Catherine Corless' research is what prompted the government in Ireland to launch a commission to investigate what happened to the hundreds of children who died at the Bon Secours Mother and Baby Home in Tuam. (Eithne Fitzsimons)

Haverty, who has been helping raise awareness about Corless' research, echoed the sentiment.

"It means an awful lot to me. It goes to prove what went on, and it was all covered up and we were afraid that it never would come out in the open," he said. "There's great comfort in it, fantastic comfort, because now we realize that things did go on at that time."

The report states the remains were found in underground chambers. One site appeared to be a septic tank. Corless said she found records stating that the sewage systems were used until 1937, when the home was connected to a modern water supply.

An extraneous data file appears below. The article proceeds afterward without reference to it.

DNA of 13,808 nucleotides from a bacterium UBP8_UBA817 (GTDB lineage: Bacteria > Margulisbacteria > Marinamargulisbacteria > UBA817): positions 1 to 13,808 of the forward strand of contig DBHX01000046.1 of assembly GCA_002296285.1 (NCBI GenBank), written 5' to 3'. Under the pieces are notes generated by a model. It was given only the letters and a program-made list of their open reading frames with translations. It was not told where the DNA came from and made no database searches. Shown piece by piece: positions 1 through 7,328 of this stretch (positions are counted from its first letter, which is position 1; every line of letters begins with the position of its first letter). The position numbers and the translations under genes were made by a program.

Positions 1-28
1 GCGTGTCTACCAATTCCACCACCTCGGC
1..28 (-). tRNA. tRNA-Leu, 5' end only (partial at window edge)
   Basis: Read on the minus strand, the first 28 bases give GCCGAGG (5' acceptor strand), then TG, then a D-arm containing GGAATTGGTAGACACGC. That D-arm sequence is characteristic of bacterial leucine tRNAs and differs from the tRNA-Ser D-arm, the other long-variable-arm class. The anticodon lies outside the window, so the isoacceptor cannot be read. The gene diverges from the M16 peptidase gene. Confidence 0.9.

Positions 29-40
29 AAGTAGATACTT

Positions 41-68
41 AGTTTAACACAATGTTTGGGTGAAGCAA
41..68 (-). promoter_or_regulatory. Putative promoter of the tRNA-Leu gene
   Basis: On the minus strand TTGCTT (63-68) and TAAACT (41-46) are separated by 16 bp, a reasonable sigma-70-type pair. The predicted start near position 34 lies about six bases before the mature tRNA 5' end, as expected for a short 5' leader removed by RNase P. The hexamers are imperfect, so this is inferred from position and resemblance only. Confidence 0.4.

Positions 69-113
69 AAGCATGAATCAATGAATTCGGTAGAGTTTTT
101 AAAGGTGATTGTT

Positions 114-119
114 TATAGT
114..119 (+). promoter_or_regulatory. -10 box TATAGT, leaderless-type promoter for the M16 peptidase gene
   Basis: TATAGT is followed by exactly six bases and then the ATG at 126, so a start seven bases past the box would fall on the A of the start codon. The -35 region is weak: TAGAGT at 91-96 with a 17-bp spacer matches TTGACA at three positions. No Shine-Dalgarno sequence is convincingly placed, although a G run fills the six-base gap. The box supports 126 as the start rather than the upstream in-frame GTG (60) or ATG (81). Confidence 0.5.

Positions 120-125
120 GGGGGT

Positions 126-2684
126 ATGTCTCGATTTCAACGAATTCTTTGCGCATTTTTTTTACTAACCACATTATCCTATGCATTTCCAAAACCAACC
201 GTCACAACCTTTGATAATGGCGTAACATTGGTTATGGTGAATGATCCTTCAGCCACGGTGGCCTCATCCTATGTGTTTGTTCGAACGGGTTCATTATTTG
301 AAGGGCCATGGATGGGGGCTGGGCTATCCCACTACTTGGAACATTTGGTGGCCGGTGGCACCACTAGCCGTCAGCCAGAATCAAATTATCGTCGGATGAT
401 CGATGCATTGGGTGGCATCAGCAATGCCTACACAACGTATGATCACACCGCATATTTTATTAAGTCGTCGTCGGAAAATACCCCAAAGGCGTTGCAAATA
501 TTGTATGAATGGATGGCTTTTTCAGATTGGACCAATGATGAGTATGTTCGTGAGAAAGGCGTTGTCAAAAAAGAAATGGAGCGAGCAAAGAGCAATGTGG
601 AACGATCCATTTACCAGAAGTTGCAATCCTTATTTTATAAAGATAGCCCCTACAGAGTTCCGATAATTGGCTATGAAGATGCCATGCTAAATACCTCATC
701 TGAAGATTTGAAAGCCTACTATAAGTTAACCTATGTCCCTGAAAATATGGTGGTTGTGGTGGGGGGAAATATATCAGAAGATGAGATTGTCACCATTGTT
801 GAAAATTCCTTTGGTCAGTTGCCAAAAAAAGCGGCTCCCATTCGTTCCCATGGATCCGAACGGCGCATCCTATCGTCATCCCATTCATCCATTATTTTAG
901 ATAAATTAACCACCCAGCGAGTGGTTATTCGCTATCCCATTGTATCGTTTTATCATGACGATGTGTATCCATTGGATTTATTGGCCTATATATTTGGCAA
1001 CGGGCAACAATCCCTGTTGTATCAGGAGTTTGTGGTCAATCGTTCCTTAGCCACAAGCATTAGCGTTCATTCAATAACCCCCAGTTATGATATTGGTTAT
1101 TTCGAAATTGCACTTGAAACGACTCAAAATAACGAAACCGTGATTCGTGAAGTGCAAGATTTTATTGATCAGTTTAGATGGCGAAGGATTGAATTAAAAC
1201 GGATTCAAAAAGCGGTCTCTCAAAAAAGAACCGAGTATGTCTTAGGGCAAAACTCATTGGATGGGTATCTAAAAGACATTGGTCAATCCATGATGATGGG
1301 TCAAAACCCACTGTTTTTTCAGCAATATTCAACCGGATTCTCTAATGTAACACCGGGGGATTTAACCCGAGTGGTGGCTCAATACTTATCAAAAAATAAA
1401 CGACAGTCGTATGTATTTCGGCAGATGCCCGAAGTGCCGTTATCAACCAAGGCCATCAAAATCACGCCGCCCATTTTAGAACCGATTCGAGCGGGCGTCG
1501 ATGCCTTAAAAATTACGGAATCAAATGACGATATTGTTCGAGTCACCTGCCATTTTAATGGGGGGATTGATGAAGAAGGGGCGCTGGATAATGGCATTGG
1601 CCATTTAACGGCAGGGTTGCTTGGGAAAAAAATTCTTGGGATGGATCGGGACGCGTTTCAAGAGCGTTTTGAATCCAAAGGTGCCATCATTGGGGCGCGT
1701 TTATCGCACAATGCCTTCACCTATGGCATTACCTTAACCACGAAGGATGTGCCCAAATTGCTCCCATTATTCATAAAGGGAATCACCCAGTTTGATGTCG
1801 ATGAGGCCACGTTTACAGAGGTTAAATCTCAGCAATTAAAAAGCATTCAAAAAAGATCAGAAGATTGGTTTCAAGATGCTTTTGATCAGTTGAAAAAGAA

We were afraid that it never would come out in the open.- P.J.  Haverty , former orphanage resident 

The Bon Secours Sisters order of nuns, which ran the home until it closed, said in a statement that all its records, including of potential burials, had been handed to state authorities in 1961. It pledged to co-operate with the continuing investigation.

Taken from his mother 

But that's not enough, Corless and Haverty say. 

"I would like an apology from the state and from the church to what was done to me and mother," Haverty said. "I didn't choose to come into this world. I didn't choose to live in a prison for the first six and a half years of my life."